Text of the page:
I want to swallow these blush pink afternoons the way you inhale a scent deeply, deeply to cage it in, to make your lungs swim in the perfumed pleasantness of it. Those I-can’t-wait-for-it afternoons after school and now after work, slipping out of civilian life, scrubbing off the city from your skin, all the smog and car honks and ruthlessness gone. Your skin clean, breathing again.

You know, these afternoons that dip into evenings, where the calm, ethereal colours of evening drip down the sky like watercolour.

I laugh now when I think about it. About how I used to think I was this mysterious night owl, how I embraced the night and stars.

But I sink so comfortably into afternoons— I unwind and my dreams, like birds, take flight, reaching the crisp saltiness of red and white lighthouses, or landing by the distant mystery of the lights blinking owlishly far up the mountains. My dreams, they soar, unshackled and wild into the sky, flying away into the sunset, towards that place beyond the pines and city walls where freedom lies. They fly beyond time, beyond physics or cosmology or sense. You see, the afternoon unleashes all sorts of otherworlds—dimensions that only tiredness can reveal. Colours that you can only see as sleep blurs the barriers between all the worlds, lulls your brain into letting the child from your memories out.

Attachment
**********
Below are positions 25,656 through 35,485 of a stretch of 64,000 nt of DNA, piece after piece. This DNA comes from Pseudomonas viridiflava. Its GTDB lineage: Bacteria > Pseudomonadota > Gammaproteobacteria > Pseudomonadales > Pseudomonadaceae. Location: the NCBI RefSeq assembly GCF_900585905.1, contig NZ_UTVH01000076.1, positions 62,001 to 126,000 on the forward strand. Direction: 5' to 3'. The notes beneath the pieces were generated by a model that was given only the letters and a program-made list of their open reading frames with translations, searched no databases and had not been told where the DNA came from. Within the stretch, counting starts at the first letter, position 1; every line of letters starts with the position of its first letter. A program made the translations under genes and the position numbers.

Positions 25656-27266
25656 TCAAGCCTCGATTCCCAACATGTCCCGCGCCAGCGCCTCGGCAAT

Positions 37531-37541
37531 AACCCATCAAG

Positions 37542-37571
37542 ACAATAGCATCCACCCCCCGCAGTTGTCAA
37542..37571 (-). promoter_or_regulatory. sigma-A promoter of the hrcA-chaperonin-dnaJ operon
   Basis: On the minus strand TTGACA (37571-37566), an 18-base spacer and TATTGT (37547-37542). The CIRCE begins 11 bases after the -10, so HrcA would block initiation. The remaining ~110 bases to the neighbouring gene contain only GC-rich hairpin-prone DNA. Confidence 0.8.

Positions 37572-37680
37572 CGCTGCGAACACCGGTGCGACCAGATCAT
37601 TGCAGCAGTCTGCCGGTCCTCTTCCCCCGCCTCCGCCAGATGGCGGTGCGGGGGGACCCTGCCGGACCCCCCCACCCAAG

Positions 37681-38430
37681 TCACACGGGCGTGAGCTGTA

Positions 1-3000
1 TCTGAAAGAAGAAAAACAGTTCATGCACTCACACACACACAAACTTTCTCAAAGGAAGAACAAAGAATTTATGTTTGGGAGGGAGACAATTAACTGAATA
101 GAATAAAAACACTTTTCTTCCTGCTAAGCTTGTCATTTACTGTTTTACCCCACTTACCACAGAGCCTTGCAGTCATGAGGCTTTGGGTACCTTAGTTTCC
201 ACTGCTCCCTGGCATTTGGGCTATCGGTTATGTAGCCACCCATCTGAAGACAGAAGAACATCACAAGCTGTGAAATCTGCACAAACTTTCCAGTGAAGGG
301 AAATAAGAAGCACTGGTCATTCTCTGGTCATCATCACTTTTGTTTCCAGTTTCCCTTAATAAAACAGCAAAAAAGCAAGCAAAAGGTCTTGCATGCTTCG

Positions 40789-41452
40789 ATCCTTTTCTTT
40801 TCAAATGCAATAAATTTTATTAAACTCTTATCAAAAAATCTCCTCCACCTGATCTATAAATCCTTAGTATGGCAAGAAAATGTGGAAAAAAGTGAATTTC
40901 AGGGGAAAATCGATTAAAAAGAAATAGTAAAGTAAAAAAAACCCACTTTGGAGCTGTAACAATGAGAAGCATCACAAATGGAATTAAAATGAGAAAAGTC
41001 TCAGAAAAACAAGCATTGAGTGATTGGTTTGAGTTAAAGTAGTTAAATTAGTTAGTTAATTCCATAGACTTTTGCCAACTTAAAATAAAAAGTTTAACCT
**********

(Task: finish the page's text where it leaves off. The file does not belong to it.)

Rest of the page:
These afternoons, they’re also deep quietness and music that will not be listened to with eyes open. They’re for watching fingers that are not mine tracing the trail of smoke left behind by passing airplanes.

That brief twilight moment between afternoon and evenings are for warm hands that comb through headaches and glossy hair, that hold your hand as you bid farewell to the day that’s passed, wishing with all you have that you may be granted this kind of peace again.

via Blush — Prompts – The Daily Post


Note: There’s probably a second part to this coming up, so stay tuned!